Mendel's Law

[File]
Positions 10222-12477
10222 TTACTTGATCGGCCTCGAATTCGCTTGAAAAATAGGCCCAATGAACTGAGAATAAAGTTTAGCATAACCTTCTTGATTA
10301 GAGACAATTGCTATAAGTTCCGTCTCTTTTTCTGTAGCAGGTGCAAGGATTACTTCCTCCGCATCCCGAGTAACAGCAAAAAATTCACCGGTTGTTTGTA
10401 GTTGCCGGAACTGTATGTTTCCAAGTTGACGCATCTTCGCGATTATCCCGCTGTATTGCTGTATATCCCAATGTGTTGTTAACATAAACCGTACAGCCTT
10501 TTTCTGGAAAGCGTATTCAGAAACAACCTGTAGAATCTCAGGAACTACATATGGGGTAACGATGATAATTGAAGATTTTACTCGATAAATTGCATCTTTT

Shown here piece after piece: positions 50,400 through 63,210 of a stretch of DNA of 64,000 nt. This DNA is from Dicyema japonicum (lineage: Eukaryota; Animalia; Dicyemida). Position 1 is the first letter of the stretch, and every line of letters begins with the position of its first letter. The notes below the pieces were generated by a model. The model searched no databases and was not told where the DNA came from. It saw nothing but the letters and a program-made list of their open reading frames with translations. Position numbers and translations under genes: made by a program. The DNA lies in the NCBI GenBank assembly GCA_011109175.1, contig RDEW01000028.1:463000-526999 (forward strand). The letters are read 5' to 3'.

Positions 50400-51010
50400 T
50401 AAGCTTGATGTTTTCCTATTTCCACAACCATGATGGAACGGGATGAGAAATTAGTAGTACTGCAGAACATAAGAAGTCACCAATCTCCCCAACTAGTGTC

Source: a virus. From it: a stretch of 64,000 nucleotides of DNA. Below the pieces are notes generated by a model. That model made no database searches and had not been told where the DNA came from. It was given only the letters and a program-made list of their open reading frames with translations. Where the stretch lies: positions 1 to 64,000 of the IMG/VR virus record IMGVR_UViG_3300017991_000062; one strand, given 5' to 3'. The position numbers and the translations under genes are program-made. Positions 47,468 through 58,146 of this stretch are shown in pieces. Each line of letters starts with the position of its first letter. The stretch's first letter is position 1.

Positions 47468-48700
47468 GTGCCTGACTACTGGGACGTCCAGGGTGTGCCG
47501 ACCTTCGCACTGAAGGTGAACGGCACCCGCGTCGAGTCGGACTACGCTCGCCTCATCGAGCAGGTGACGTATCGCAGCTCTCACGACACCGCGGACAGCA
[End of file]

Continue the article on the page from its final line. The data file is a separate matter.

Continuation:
A law of heredity which is the basic law of genetics. It was advanced by Gregor Johann Mendel, a Catholic priest, Abbot of Brünn, Moravia, as a result of his experiments with the behavior of plants under hybridization. He experimented particularly with garden peas. By tracing two opposed characters through a series of progeny, he concluded that the offspring of the peas behave, in regard to the peculiarities of the parent peas, in a well-defined manner which may be reduced to the terms of a "natural law." For example, the offspring of tall and dwarf varieties of crossed sweet peas were of the tall type to the exclusion of the dwarf, the tall trait being known as dominant; while the self-fertilized seeds of the tall generation produced specimens of each in a definite ratio of 3:1, the temporarily obscured trait, dwarfishness, known as recessive. The self-fertilized seed of the specimens of those exhibiting dominant characters produced both tall and dwarf, some of which bred pure, others of which produced mixed types. The generation which exhibited recessive traits, however, bred pure. Mendel's Law gave a final blow to the theory of natural selection, and has exercised an enormous influence on biology and scientific breeding.

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